Saturday, December 11, 2010

Much Ado About Nothing: Chapter 11: Part 5: The Fall of Heraclitus

The philosophy of Heraclitus was neither monist nor monadic, but rather both; what happens is it splits in half. The monists become monists, the monadists become pluralists, the first of which Empedocles, was part scientist, part prophet. Empedocles believed that the four elements, earth, air, water, and fire pervaded all things in different proportions, and their nature could be discerned by determining the proportion. For instance, fire was 100% fire, and 0% everything else. The particular forms were all derived from the elements, and the principle verbal ontological commitment was to growth and mixture. This will form the foundation for Aristotle's philosophy which is itself based upon empiricism and observation. But the quality of the observation is dependent on the insights of the observer.

Empedocles postulated a crude form of Darwinistic evolution that speculated at an also crude form of natural selection. He was working from Anaximander's writing as well as the prevalence of fish fossils available in creeks and rivers.

Part of the lure of monist theory was that it stipulated that being could not arise from non-being, and this makes a certain sort of sense, appealing to an intuition that is at once sensible and rational. The correllary to this was that like beget like. But now you have a problem that mandates a pluralism. Namely, that we eat an olive it turns into bone and blood and muscle.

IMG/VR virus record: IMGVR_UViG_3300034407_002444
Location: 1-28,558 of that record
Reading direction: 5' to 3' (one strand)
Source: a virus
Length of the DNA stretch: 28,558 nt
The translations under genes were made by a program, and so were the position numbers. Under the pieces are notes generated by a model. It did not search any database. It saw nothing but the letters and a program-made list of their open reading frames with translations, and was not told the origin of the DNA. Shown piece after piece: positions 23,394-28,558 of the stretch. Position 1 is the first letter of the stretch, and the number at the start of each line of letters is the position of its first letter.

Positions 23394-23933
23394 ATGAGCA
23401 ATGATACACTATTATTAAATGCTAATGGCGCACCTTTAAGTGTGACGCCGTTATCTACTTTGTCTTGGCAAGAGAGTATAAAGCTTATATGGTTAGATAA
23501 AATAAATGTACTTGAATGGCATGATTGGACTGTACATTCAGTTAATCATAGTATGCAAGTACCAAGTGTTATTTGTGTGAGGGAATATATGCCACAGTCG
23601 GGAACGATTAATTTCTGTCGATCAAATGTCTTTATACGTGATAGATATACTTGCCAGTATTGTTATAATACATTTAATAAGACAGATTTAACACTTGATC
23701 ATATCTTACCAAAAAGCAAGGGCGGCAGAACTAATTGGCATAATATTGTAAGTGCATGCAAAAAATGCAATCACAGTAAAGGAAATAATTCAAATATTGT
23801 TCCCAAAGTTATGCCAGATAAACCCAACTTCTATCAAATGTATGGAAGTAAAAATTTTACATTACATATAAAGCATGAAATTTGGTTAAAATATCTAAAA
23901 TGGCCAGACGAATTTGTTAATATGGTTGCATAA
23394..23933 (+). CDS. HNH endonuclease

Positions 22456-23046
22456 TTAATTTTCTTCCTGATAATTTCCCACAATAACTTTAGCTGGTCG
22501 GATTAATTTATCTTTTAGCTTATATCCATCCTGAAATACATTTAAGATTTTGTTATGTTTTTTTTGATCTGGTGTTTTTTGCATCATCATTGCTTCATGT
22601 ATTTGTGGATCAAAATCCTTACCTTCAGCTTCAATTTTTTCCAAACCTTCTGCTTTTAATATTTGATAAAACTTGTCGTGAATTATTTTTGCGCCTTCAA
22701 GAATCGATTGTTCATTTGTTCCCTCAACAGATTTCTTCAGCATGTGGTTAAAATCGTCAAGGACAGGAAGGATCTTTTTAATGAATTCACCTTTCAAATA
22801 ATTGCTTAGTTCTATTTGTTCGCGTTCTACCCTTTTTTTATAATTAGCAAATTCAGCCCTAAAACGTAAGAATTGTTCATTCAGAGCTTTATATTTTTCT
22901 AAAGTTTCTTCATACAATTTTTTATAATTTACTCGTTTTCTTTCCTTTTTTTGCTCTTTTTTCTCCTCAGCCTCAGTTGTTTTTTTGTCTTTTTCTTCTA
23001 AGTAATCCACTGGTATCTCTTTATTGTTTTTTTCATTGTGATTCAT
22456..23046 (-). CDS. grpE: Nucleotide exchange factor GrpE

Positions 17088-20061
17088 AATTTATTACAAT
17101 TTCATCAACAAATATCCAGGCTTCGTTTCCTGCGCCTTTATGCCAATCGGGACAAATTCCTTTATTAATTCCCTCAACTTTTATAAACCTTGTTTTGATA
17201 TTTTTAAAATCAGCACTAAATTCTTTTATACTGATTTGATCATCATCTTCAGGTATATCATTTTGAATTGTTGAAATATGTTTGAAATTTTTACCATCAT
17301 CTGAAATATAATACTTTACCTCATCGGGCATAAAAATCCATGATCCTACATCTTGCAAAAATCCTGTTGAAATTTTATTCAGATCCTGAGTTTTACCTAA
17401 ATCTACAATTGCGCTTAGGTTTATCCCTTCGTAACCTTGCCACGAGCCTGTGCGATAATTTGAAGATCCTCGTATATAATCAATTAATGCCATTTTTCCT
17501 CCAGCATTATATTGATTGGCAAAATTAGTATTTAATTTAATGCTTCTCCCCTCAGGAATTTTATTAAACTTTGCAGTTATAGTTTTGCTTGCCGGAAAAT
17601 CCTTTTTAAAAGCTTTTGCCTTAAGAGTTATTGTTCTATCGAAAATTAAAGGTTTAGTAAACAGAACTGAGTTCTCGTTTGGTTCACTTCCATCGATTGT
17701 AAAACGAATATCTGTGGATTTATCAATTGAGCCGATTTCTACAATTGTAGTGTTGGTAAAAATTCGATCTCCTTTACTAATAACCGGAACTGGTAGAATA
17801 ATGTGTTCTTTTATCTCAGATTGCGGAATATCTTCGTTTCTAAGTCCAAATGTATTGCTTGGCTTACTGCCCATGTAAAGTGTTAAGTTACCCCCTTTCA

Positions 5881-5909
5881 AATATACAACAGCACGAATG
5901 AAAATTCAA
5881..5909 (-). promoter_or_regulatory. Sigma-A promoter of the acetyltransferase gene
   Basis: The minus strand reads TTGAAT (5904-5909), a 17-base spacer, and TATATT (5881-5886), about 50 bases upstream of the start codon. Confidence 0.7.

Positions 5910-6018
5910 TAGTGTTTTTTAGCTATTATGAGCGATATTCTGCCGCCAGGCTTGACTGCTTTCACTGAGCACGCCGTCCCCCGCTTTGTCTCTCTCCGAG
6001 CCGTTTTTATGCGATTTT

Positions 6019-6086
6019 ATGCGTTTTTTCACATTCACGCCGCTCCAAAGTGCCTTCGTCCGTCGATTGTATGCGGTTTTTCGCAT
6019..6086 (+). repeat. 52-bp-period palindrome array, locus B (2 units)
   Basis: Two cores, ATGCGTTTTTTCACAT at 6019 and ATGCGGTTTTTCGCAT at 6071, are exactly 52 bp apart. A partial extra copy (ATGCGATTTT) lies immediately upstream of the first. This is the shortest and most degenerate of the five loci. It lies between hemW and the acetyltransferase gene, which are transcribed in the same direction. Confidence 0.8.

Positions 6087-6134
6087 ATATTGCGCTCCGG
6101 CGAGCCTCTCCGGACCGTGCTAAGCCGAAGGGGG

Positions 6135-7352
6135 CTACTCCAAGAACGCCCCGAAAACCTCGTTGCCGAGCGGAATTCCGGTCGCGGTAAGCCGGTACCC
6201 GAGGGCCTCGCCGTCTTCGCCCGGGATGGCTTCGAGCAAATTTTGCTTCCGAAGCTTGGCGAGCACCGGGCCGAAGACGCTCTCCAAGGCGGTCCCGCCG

Anaxagoras' solution to this issue was a notion that dominated the qualitative pluralists: that the olive has bits of bone and blood and muscle.

The issue that concerns us here is the "fall" from Heraclitus into what we are arguing are two half-theories at war with each other. The monist paradigm does not explain, or deems as trivial all the stuff that we can see that is prone to changing. The pluralist paradigm fails to accurately describe the system of transmutation that pervades the natural world. The rise of monism thus predicts its own supplementation by pluralism; and honestly all this had been previously solved and now is resolved inadequately. So what happened?

This is where we theorize a little about the environment that constitutes most academic circles. You get one guy who is truly a genius, and he comes up with a theory that should settle most arguments. But then you get more guys who are less smart who want to feel like genius who mimic the genius in their own reductive way and they take control of the argument. Since they are not as smart as the genius (Heraclitus) their theory is of course his theory except that its only half understood. Suddenly there are more pseudo-geniuses and they come along and realize the inadequacy of the other pseudo-geniuses theory, argue with it, and you end up with two half theories which explain only the inadequacy of the other.

Such is the nature of theory. Not quite an evolution, is it?

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